Are oil host communities prepared enough on financial literacy?

The discovery of oil in Albertine Graben in Uganda is so far over fifteen years. A commonly known fact to Ugandans and we all anticipate to have our first oil taste in 2025 as most work in the first phase(upstream) are reportedly ongoing. As it has worked elsewhere, oil exploration is quite evidently associated with lots of projects, initiatives and businesses by government, private sector, non-governmental organisations, Civil Society Organisations and lots of business people being attracted in the oil-rich, Bunyoro sub-region-Hoima and Buliisa districts from across the world. We are also aware that this also attracting a lot of money but the question we are supposed to ask: Were the communities prepared enough to embrace the projects and absorb its effects to us, families and communities?

This comes at a time when the ratio of financial savings to Growth Domestic Product (GDP) in Uganda, is about 9 percent compared to Kenya’s 13 percent.

Saving and delaying spending has proved to be a difficult habit to instill in Ugandans and majority of people are living beyond their means.

I still recall a debate we had in my secondary school to which I opposed the then motion that stated, this house believes the discovery of oil in Uganda will do no good than harm and other similar discussions that tried to insinuate the oil in Bunyoro would be a curse due to the foreseen negative effects of the full exploration process. My arguments were usually positive against the views of my opponents then. However, I am afraid of being wrong with my views then as seriously actual exploration work is ongoing currently and some negative experiences have occurred and others threatening to manifest. These are environmental, social and economic issues.

For example, there are hundreds of people who were compensated as the project affected persons (PAPs) for the East Africa Crude Oil Pipeline (EACOP), a proposed oil Refinery in Hoima district, oil roads, among other oil production enabling infrastructure projects. However, it is disheartening to learn that above 50% of the PAPs instead of investing their compensations in opportunities, they squandered it on short term luxuries.  Some men were seen abandoning their families in villages to marrying other wives in urban areas, using the money to buy alcohol and living expensive lives while neglecting their usual opportunities in agriculture. The crosscutting result out of this was gender based violence that led to broken families, divorced couples, child neglect and later the worst scenarios of poverty hit members of these families and communities.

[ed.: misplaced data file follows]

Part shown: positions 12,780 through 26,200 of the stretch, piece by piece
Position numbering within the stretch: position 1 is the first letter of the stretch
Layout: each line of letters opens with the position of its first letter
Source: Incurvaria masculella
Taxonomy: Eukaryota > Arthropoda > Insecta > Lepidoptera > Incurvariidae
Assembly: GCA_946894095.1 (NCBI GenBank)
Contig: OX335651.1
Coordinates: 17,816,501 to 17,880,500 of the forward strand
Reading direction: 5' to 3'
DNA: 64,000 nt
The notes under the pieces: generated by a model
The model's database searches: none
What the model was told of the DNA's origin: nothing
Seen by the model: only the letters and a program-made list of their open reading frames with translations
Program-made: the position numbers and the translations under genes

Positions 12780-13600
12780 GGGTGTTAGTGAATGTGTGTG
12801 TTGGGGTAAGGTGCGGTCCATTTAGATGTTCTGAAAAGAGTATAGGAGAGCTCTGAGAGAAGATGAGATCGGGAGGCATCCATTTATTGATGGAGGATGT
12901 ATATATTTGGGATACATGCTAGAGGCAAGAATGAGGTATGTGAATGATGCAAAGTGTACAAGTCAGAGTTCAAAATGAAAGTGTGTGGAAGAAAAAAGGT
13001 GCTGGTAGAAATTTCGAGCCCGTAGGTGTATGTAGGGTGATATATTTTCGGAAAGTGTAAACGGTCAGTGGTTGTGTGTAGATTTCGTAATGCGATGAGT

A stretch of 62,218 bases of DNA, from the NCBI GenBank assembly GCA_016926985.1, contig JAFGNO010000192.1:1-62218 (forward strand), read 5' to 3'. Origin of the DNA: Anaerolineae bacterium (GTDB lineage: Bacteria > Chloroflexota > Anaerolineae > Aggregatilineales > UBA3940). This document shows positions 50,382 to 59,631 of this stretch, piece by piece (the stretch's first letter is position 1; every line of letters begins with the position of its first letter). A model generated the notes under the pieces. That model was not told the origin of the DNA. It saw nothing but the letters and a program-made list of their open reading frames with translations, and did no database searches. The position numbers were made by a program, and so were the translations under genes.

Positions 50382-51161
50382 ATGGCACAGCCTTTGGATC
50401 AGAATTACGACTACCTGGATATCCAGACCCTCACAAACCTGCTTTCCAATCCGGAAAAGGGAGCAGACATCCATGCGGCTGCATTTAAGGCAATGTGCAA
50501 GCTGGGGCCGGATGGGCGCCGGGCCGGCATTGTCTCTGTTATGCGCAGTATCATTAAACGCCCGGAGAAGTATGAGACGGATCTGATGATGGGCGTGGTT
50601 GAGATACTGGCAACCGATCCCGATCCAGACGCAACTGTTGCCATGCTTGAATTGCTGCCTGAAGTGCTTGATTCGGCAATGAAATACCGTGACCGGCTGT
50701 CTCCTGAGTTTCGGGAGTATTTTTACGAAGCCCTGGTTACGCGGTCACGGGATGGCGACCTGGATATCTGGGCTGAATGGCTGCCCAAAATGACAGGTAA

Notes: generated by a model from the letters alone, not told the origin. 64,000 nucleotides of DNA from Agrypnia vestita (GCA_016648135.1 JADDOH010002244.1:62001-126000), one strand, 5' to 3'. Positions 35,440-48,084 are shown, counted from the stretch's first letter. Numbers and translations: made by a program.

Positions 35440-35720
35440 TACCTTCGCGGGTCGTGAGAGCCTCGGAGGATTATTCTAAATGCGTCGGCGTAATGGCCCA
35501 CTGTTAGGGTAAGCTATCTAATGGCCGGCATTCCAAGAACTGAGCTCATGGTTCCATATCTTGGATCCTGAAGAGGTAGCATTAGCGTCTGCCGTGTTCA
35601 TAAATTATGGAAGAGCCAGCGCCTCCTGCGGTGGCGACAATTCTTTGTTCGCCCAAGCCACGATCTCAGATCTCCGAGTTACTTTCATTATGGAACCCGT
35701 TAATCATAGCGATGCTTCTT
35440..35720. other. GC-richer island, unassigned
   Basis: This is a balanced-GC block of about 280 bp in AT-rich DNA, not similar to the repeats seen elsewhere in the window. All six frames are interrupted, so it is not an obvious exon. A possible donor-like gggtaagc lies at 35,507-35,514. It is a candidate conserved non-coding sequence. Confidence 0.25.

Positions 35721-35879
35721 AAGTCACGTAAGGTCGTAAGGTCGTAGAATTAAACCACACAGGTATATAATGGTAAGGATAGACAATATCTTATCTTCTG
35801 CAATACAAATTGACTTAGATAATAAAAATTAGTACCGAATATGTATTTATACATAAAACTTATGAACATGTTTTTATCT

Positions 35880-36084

The scenario above and or other similar cases would be prevented if financial knowledge on prudent use and management of the aforesaid money was passed onto members of host communities. Literally, this would reduce on cases in which locals get overwhelmed upon receiving this windfall gain and learn to plan for their money.

With the ongoing operations and more expected projects in the region, a lot of misuse and mishandling of money will continuously occur if no better solutions preferably financial literacy projects and initiatives are taken by the government, financial institutions, private sector, Non-Governmental Organisations and other stake holders. We will see a lot of youth in oil jobs earning well but generously spending their monthly salaries and allowances on things which are liabilities such as binge drinking, prostitution and generous offers, among others. In the end, the curse will prevail in the region as was always debated on fifteen years back. Failure for this will be a sole responsibility to the members of the multi-stakeholders group in these oil projects.

The author is a Sustainability and Environmental Conservation passionate youth from Mid-Western Region Anti-Corruption Coalition (MIRAC).

Leave a Reply

Your email address will not be published. Required fields are marked *